when fear surfaces

Sometimes we are given the gift of seeing our fears and our wounds in the plain light of day.  This doesn’t happen nearly as often as we’d like, for if it did we would find healing to be a much less daunting and seemingly impossible thing.  Our fears often remain hidden, well below the surface where they could be seen for what they are.

These things don’t surface at our command, not usually at least.  They arrive unbidden, with stealth and surprise; they often catch us off guard and trigger reactivity instead of a gentle response. Perhaps that feels like bad news, because we don’t have as much control over our fears as we’d like.

And yet, at the same time there are great opportunities here for growth and healing.  If we can learn to be ready for these moments, to be able to recognize and respond to these opportunities for transformation, then we’re really getting somewhere.

I am grateful for Audra Abt’s sermon several weeks ago, in which she talked about how fear plays into our lives.  She offered a powerful insight about how the Lenten disciplines we take on tend to have a direct relationship to the fears that are most dominant in our lives.  That really hit home for me…I realize now that almost any Lenten discipline I’ve ever taken on have been clearly related to my fears.

Think about it:  using herself as an example, Audra shared how she tried to read the whole bible one year during lent.  Her fear? Not feeling like she was “Christian” enough. (I would add that if Audra isn’t Christian enough then we’re all in a lot of trouble.) This year I’m trying to memorize hymns for lent.  My fear?   I worry about getting our church into the rut of doing the same hymns over and over again simply because I don’t don’t know enough church music by heart. We’ve all taken on Lenten practices of less junk food, more exercise, less stress.  The fears?  Mortality, aging, becoming sick. It’s all there. The beauty in this is that in coming up with seemingly benign Lenten challenges for ourselves, we accidentally bring to the surface some much bigger issues.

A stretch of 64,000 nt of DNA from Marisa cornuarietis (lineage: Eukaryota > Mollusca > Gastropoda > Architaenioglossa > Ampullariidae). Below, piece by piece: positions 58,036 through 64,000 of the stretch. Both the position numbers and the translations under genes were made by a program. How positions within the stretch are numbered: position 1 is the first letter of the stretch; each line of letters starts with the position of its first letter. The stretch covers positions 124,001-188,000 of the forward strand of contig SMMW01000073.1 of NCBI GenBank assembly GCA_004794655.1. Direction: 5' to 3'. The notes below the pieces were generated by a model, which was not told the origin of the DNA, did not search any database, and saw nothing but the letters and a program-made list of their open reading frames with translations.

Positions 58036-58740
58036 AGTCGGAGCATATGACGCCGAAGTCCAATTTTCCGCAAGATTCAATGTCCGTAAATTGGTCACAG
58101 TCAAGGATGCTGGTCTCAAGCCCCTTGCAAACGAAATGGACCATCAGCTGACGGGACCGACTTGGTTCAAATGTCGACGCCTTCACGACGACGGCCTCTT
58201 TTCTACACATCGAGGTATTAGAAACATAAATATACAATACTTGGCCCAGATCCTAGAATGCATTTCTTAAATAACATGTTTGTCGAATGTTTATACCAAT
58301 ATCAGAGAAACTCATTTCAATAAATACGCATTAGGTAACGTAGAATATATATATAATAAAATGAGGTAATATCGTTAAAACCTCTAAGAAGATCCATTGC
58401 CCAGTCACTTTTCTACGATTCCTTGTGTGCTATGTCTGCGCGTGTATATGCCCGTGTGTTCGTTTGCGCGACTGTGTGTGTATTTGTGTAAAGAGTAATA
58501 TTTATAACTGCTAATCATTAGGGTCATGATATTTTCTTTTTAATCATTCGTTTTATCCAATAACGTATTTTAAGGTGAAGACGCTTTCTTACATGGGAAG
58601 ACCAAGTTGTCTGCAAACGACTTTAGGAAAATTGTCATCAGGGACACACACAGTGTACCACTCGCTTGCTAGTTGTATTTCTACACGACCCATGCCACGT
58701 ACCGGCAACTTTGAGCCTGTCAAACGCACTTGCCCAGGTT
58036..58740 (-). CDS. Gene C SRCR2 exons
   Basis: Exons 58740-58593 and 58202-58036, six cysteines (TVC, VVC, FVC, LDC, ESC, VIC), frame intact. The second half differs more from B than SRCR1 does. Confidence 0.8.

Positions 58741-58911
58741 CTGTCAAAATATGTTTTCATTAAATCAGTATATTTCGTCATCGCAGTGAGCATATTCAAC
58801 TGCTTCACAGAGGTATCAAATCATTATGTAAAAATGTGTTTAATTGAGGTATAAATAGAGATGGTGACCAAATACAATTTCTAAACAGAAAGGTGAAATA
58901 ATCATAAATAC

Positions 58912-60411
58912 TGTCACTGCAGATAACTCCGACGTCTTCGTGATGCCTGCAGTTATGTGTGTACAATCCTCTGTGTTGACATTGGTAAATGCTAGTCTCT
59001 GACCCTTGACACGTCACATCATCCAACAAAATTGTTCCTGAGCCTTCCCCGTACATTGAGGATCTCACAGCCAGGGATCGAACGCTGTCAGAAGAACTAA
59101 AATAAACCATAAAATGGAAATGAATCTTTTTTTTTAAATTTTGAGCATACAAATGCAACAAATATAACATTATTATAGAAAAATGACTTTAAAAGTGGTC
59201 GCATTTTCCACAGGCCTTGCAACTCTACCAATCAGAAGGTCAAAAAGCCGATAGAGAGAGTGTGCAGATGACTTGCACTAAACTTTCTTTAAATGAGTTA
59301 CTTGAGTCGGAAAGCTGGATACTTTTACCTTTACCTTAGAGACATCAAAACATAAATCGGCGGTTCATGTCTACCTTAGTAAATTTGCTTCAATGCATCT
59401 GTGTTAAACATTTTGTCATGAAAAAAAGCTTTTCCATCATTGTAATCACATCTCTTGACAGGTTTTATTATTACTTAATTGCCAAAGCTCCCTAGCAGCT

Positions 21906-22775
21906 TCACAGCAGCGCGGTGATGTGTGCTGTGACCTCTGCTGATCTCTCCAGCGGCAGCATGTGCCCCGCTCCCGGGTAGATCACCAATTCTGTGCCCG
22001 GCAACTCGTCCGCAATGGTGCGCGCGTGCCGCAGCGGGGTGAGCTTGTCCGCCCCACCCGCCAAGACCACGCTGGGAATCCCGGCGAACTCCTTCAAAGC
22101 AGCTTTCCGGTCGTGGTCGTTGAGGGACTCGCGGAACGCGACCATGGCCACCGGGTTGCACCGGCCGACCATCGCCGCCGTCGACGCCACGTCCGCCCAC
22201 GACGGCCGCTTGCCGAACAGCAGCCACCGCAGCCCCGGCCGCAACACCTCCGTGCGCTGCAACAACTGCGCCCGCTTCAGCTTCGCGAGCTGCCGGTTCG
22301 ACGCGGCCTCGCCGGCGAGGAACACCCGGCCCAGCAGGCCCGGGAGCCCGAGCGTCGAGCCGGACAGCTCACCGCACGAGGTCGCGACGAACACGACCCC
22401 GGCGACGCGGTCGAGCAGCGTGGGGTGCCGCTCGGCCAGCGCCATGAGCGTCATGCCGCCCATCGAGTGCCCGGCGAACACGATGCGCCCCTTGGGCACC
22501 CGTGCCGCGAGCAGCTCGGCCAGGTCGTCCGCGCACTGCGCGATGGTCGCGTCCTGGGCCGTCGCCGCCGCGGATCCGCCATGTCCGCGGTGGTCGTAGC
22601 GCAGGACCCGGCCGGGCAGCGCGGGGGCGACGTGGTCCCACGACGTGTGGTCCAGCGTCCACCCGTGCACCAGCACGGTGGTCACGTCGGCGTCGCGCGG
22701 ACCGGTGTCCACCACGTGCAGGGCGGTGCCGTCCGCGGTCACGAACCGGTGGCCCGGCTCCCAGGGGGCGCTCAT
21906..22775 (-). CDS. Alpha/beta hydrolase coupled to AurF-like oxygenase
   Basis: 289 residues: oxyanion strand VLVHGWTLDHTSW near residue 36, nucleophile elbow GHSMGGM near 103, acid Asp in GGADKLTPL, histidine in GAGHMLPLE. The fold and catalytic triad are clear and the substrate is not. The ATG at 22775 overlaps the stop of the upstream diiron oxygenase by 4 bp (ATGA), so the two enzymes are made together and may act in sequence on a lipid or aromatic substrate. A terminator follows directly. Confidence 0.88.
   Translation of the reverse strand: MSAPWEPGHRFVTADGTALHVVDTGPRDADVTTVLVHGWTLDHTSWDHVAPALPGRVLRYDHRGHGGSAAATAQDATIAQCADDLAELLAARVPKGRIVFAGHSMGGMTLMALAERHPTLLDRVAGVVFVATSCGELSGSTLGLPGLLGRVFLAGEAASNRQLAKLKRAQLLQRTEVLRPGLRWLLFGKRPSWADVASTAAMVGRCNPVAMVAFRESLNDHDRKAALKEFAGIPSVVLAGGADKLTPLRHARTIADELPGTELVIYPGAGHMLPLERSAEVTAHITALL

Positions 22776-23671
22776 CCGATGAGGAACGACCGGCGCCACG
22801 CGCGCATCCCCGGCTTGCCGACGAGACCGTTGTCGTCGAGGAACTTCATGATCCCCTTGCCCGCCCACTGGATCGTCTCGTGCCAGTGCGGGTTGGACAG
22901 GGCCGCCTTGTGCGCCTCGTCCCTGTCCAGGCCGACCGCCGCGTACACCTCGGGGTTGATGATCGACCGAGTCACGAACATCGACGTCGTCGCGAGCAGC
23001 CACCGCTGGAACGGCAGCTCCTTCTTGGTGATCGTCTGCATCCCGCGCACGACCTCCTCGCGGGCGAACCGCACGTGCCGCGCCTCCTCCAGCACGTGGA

In an interview on Krista Tippet’s On Being, Bishop Desmond Tutu speaks of his exhilaration at boarding, after years of apartheid, a flight crewed by two black pilots. He said that it made his heart soar, and yet when the plane hit the “mother of all turbulence,” he was shocked to hear himself asking whether, without a white pilot in the cockpit, the pilots could handle it.  They handled it just find of course, but here too was a moment when the long-term damage, the wound of apartheid, made itself known in an unbidden ascent to the surface.

Would that we all had the self-awareness and compassion that Bishop Tutu had in that moment, to see his wounds in the light of day, and thus deprive them of some of their power.  Our more common response is to play a psychological game of whac-a-mole, impatiently trying to force them back under the surface, if we even see notice them at all.

Perhaps if we can learn to be better listeners to ourselves, to be ready for these moments of surfacing with compassion and gentleness, then we will experience some measure of healing.  We may even get so good at compassion and gentleness that we begin to show it towards others as well.


About bernardowens

I'm an Episcopal priest in Greensboro, North Carolina.
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2 Responses to when fear surfaces

  1. Thomas Smith says:

    Very interesting, BJ! I had never thought of lent in this way before. I always kind of saw the tradition as penance (which personally I think is a sort of out-of-date practice), and preparation for the commemoration of the death and resurrection of Jesus. The angle that you approach in this blog however reminded me of the most recent form of Cognitive Behavioral Therapy present in psychotherapy. Essentially the focus is to change the behaviors of the individual experiencing emotional difficulties first, in hopes that the negative thoughts/feelings shift to more positive ones following the behavior change. It is effective because, just like you said, our fears and negative thoughts are often hidden, and when we try to focus on the thoughts and feelings it can quickly become overwhelming so that more often than not the individual will do nothing to change said feelings. Lent offers a way to change a problem emotion without having to confront it at all! Neat!

  2. Anne Wilkinson says:

    i was driving down Williamson Ave. in Burlington, and a little Presbyterian Church with a large marquee read: “Lent is not about giving up Chocolate.” My parents never encouraged me to give up anything for Lent. As an adult i started thinking about it in terms of noticing my bad habits and working on them. As far as penance goes, i prefer to think of penitence. there is a difference. i supposed it has something to do with the fear of wasting time (with bad habits). Last year i gave up poisonous thoughts. The benefit was increased awareness thoughout the year. Lent is actually one of my favorite Liturgical seasons.

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